MANAGING AGENTS, RENTS AND LEASES
In 2008 managing agents Capita rebrand the Estate as “Trinity Village”.
When a TNRA questionnaire shows that 75 per cent of respondents with assured shorthold leases would like to have leases longer than the standard one or two years, TNRA asks Trinity House and Capita for longer leases. Simon Hughes MP and Southwark councillor Tim McNally negotiate with Trinity House for TNRA. TNRA gets legal advice about longer leases and puts proposals to Trinity House. After Merrick Square tenants express concern about being asked to leave so that their houses can be refurbished, TNRA chair Simon Webster facilitates meetings with Trinity House, Capita and individual tenants to make “property maintenance plans” for their homes to give them more security.
TNRA asks Trinity House for a policy if tenants want to “downsize” to another property in Trinity Village, gets legal advice about the draft policy and sends comments to Trinity House in November 2015. A response is awaited (November 2016). TNRA consults a solicitor and Lesley Exton prepares and circulates advice for protected tenants about succession to a tenancy when the tenant dies.
Simon Webster and Edward Heckels, in their successive stints as chair of TNRA from 2009 on, establish useful contact and have regular meetings with both Graham Hockley at Trinity House and Chris Vollers at Capita.
In 2012 new and redeveloped properties in Trinity Village are sold or let at: 28 and 30 Trinity Street and Bedford Row (site of the former pickle factory); Monck House (formerly Cole Street Chambers); and Walker House (formerly garages on Swan Street).
Closure of Trinity Street to through traffic makes Trinity Church Square garden a much more pleasant place to spend time and residents take full advantage of this.
In 2010 Penny Hinves writes a report for TNRA on the state of the gardens in the squares, which are in poor condition after several changes of contractors, and proposes improvements. TNRA volunteers do regular weeding, leaf clearing, composting and planting, mainly in TCS garden, from 2011 onwards. Trinity House pays for some plants and compost. Capita appoints Penny on a six-month gardening contract for two days a week in 2014 and the condition of the gardens gets better. In 2015 Greenmantle are appointed as gardeners and attend once a week.
TNRA negotiates with Capita about access to the gardens, arguing for free access for all residents of Trinity Village, but Capita insist that long leaseholders and freeholders must pay an annual fee.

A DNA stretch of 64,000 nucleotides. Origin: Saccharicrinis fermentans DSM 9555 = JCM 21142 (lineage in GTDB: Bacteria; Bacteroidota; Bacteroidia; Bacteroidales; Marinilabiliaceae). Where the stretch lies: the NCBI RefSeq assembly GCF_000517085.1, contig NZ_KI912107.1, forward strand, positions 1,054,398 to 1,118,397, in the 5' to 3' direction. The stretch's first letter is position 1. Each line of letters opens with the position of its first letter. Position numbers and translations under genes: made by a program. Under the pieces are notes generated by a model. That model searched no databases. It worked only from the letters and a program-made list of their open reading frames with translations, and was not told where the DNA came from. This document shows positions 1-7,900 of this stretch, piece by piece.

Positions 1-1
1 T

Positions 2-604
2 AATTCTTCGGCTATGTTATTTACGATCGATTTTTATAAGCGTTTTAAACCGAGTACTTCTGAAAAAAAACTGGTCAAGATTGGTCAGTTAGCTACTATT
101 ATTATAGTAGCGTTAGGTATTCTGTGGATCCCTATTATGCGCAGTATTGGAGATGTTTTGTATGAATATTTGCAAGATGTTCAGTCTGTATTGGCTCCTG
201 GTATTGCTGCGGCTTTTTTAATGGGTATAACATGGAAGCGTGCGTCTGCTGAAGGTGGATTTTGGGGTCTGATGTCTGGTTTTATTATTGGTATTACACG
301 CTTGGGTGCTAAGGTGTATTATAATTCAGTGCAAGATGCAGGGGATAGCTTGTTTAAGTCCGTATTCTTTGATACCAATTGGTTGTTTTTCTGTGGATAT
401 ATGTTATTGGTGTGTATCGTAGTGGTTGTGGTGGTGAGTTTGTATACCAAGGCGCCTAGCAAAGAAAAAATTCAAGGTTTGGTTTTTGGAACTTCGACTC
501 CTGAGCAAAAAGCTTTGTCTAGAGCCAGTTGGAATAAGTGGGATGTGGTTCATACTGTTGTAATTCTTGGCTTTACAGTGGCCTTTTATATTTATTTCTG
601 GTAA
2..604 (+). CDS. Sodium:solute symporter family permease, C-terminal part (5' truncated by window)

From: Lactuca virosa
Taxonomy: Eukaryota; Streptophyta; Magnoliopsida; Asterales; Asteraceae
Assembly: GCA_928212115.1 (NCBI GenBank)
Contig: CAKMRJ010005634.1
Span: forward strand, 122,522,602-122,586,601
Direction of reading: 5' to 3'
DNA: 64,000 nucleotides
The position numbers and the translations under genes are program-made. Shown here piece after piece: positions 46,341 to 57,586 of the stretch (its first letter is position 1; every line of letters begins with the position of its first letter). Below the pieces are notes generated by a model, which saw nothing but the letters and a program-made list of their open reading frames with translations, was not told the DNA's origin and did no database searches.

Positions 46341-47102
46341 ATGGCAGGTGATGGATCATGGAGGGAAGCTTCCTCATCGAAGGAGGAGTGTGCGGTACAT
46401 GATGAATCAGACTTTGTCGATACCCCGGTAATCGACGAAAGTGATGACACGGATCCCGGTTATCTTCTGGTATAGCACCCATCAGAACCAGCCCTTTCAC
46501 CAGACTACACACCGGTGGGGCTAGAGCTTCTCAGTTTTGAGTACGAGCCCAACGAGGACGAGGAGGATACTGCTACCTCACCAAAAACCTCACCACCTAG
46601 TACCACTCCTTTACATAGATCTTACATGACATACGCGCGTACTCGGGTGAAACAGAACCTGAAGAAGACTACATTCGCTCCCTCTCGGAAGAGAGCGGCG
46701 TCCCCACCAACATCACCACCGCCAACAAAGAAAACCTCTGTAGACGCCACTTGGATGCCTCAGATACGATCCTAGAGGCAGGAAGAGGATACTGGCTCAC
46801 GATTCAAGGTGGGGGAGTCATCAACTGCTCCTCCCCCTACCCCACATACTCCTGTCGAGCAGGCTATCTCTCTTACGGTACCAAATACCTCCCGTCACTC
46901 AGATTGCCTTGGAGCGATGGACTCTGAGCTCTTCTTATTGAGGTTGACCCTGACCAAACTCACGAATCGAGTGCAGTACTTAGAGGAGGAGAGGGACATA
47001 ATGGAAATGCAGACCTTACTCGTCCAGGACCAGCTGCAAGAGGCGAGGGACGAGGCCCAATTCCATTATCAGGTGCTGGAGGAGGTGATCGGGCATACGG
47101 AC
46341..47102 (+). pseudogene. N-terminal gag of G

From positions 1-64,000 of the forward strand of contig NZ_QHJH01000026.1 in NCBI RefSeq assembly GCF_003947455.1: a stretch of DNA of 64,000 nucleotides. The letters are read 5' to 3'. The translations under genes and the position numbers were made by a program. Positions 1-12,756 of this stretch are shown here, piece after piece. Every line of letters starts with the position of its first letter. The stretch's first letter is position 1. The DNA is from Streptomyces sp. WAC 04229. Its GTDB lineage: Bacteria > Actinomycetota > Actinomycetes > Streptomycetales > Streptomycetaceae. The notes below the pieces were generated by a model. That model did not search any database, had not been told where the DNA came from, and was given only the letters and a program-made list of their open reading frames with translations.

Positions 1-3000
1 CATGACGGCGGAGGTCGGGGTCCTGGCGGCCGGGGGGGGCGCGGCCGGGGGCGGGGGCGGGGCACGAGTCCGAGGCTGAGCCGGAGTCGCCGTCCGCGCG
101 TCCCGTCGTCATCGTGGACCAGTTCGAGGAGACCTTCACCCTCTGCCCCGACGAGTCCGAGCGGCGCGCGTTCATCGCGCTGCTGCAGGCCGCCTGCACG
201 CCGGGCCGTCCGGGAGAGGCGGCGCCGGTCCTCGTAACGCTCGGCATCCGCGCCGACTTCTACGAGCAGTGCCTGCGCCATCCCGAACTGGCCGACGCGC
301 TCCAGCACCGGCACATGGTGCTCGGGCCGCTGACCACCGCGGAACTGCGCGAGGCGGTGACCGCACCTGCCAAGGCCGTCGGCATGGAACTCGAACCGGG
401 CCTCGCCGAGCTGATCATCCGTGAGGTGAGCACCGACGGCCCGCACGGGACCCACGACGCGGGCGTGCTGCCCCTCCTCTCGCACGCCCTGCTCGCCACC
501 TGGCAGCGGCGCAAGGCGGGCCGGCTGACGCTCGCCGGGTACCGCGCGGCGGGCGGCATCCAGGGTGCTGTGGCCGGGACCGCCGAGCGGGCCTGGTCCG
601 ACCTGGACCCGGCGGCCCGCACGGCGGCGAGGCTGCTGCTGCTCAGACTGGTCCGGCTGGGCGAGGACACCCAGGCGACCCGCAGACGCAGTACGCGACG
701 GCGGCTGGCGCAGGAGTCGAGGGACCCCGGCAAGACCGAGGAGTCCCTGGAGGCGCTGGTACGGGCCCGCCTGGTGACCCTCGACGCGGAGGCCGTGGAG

In 2007 Southwark Council decides to close Trinity Street/Great Dover Street junction permanently. Penny Hinves for TNRA makes successful application to Southwark Council’s Cleaner Greener Safer Fund for landscaping the junction, completed in 2009.
After wooden gate across Trinity Street is broken twice, Southwark Council agrees to install metal gates, designed in style of Henry Wood Hall railings. TNRA committee member Ray Whitley liaises with the council. Metal gate is installed in 2009 and central panels in 2010. In 2014 proposals for a “Quietway” cycle route along Trinity Street threaten that the gate may be removed. After vigorous protests from TNRA, Southwark Council widen the central gap on a trial basis but put in cameras to catch and fine motor cycles that go through.
Abigail Hope and then Trixie Cartwright represent TNRA on Safer Neighbourhood Panel meetings with local police. 2013 sees a spate of damage to brake cables of cars in the area. Culprits are never discovered – was it foxes?
Helen and Robert Holden monitor planning applications and policies, draft responses, represent TNRA and report back. When they leave Merrick Square in 2013, Adam Towle joins the TNRA committee to take up this work.
TNRA complains to Southwark Council about the state of Avon Place. Better lighting is installed, cleaning improves, trees are planted, a mirror is put in and a mural commissioned. TNRA suggests topics for the mural and committee member Annie Wingfield liaises with the artist, Morganico, (and gives a hand with the painting). The mural is finally finished in 2015.
• Lottery fund gives money in 2009 to improve the TNRA website to include management of subscriptions.
• In 2009 Southwark Council gives TNRA a grant for a street noticeboard. Managing agents want to control content if it is on Trinity House land, so council place it on public pavement in 2011.
• Discount scheme with local businesses begins in 2011.
• Sue Trinder obtains grant for pop-up gazebos from United St Saviour’s Charity in 2013, adding to the store of equipment for hire.
• Thanks to enthusiastic door knocking by TNRA chair Edward Heckels, TNRA membership increases from 139 households in 2010/11 to 216 in 2015/16.
• From 2015 TNRA contributes a regular page to Trinity Villager – twice-yearly newsletter produced by Trinity House for residents.
• TNRA’s own newsletter continues to be published in Spring and Autumn, having gone to full colour in 2012.
Ali Walker co-ordinates with the Southwark Film Office to ensure that filming in Trinity Village is not too disruptive for residents. Donations from film companies total £9,000 in 2014/15 alone.
Events include: visit to Chapel Down Winery, first annual walk led by John Constable in 2007, porch sales at Henry Wood Hall, first pop-up bookstall outside 57 TCS, yoga sessions in Trinity Church Square garden, garden fetes for Open Garden Squares Weekend, wine tastings, craft fairs, antiques show-and-tell, concerts, hustings for local elections, pub quizzes, carol singing, Opera in the Square. Some events are funded by grants from Southwark Council and United St Saviour’s Charity.